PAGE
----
7 Things PR Firms Value in their Clients

7At a PR conference, I listened as other PR professionals bemoaned their experiences with “bad clients.”  Some were horrendous—egregious breaches of integrity, ethics and finances.  Truthfully, it’s probably easy for a client to know they’ve landed on the “naughty list” when they’ve intentionally lied, been rude or not paid their PR providers.

But the heft of the conversation centered around situations where clients probably didn’t even know that their behavior was damaging to the “marriage.”  Like the client who finally responded to requests for feedback on website content only after five emails and three voice messages…and no, he was not on vacation!

PR professionals can look at a lot of project issues—tight timelines, squeaky budgets, soft deliverables and more—as fun challenges.  But we all fear the bad client!

Clients pay good money and, in return, should receive great service—no doubt about it!  On the other side of the pendulum swing, PR practitioners, who invest their most precious commodities—time and thinking—into their work, should be able to expect clients/client contacts to:

1.  Provide timely feedback and approvals

Projects are always scoped and managed to meet clients’ mission-critical deadlines.  At any firm, finite resources are allocated to multiple clients. Delays in feedback and approvals not only put kinks in your project and timeline, they have the potential to impact work being done for other clients.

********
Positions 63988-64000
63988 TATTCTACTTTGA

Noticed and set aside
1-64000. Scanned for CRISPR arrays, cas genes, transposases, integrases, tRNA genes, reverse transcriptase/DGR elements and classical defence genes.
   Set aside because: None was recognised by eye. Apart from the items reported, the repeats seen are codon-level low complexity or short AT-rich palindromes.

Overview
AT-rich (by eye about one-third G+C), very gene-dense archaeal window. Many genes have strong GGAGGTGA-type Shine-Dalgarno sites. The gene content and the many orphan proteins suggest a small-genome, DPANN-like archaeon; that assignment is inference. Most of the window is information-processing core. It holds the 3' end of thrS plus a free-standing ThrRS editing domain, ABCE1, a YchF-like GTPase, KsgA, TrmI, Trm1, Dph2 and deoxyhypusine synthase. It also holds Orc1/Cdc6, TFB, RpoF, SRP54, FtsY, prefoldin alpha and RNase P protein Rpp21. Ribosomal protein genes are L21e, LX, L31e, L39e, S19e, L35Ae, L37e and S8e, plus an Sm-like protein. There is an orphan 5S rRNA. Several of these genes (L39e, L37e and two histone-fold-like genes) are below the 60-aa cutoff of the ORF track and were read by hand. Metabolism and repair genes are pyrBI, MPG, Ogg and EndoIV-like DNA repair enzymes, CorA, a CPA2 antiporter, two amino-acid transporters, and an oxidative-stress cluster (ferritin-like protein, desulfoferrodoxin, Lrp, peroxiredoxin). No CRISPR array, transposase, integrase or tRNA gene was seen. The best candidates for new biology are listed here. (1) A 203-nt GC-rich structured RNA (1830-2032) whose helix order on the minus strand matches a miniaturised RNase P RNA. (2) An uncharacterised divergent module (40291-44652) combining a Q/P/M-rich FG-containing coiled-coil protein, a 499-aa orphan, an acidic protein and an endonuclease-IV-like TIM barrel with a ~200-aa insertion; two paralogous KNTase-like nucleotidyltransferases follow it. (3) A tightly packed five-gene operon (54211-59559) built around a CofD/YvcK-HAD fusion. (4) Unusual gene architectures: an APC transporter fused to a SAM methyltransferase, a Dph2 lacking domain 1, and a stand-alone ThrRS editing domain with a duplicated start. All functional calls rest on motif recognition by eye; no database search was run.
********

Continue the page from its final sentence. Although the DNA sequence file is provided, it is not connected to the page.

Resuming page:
2. Be fully engaged

Once an idea, message, strategy or tactic is approved, your PR team will run with it.  Clients who are not fully engaged WILL 1) give approvals and then 2) change their minds or make costly, last-minute changes that can derail timelines and budgets.

3. Represent themselves, their companies and their initiatives wholly and truthfully

Misrepresentation of the truth or half-truths waste time and budget.  Remember, your PR team is on your side rooting for you, there should be no reason to “test” this.  If you have a need to withhold information or test your PR team, you need to rethink the relationship altogether.

4.  Ensure that the day-to-day contact is a bona-fide decision maker

Because clients are in control of what their PR firm does on their behalf, it is imperative that our day-to-day client contact has the authority to make decisions for their organization.  Working through an administrative assistant, for example, typically slows the process and causes confusion and unnecessary reworks.

5.  Know their budget, deliverables and timeline

Your PR team will help establish deliverables and timelines based on your budget and provide regular activity reports detailing  what has been accomplished, upcoming priorities and next steps.  It is essential that clients keep up with these details, too.

6. Know that Time + Resources = Money/Your Budget

Whether you engage a PR firm under a retainer agreement or for short-term project work, you are essentially agreeing in advance to buy/pay for a specific amount of time in professional PR services. Just as importantly, your PR firm reserves-and protects-that time for you and your work.  Clients who misuse their provider’s time, essentially misuse their own budget.  Reputable PR firms will make good on time that they have inadvertently lost, but they cannot make up for time that has been mismanaged by their clients.

7.  Pay on time

PR practitioners work on good faith.  Often, they will invest hours of time on your behalf before the first payment has arrived.  If you question whether you might not have the funds to make good on your financial commitment, let your PR team know ASAP.  Allow them to be part of the process in finding a solution that is equitable for all parties.